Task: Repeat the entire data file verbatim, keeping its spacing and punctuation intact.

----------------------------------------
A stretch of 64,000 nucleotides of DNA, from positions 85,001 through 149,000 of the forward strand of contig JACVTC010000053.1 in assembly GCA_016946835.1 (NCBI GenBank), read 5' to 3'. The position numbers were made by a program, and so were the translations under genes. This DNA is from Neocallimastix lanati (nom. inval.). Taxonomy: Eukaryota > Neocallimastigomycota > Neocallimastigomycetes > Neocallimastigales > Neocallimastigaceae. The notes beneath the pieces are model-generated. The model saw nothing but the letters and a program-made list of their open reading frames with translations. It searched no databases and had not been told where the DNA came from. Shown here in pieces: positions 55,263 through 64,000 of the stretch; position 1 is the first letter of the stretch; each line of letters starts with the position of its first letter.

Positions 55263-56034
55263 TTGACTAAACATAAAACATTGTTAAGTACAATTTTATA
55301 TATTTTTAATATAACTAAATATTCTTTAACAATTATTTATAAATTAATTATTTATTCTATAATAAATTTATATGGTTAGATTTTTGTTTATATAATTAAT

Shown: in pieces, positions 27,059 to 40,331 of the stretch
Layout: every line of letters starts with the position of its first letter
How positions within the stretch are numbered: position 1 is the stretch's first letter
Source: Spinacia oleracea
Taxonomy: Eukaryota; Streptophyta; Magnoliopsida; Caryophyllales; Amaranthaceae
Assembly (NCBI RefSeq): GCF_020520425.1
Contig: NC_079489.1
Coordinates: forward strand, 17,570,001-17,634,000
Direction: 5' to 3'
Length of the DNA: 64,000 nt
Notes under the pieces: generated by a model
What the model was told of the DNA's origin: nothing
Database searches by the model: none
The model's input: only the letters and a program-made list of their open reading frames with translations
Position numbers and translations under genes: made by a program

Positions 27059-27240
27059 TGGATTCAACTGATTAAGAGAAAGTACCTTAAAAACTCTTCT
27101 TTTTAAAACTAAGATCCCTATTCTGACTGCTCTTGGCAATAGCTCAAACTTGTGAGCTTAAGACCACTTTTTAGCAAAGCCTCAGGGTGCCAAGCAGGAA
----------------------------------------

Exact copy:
A stretch of 64,000 nucleotides of DNA, from positions 85,001 through 149,000 of the forward strand of contig JACVTC010000053.1 in assembly GCA_016946835.1 (NCBI GenBank), read 5' to 3'. The position numbers were made by a program, and so were the translations under genes. This DNA is from Neocallimastix lanati (nom. inval.). Taxonomy: Eukaryota > Neocallimastigomycota > Neocallimastigomycetes > Neocallimastigales > Neocallimastigaceae. The notes beneath the pieces are model-generated. The model saw nothing but the letters and a program-made list of their open reading frames with translations. It searched no databases and had not been told where the DNA came from. Shown here in pieces: positions 55,263 through 64,000 of the stretch; position 1 is the first letter of the stretch; each line of letters starts with the position of its first letter.

Positions 55263-56034
55263 TTGACTAAACATAAAACATTGTTAAGTACAATTTTATA
55301 TATTTTTAATATAACTAAATATTCTTTAACAATTATTTATAAATTAATTATTTATTCTATAATAAATTTATATGGTTAGATTTTTGTTTATATAATTAAT

Shown: in pieces, positions 27,059 to 40,331 of the stretch
Layout: every line of letters starts with the position of its first letter
How positions within the stretch are numbered: position 1 is the stretch's first letter
Source: Spinacia oleracea
Taxonomy: Eukaryota; Streptophyta; Magnoliopsida; Caryophyllales; Amaranthaceae
Assembly (NCBI RefSeq): GCF_020520425.1
Contig: NC_079489.1
Coordinates: forward strand, 17,570,001-17,634,000
Direction: 5' to 3'
Length of the DNA: 64,000 nt
Notes under the pieces: generated by a model
What the model was told of the DNA's origin: nothing
Database searches by the model: none
The model's input: only the letters and a program-made list of their open reading frames with translations
Position numbers and translations under genes: made by a program

Positions 27059-27240
27059 TGGATTCAACTGATTAAGAGAAAGTACCTTAAAAACTCTTCT
27101 TTTTAAAACTAAGATCCCTATTCTGACTGCTCTTGGCAATAGCTCAAACTTGTGAGCTTAAGACCACTTTTTAGCAAAGCCTCAGGGTGCCAAGCAGGAA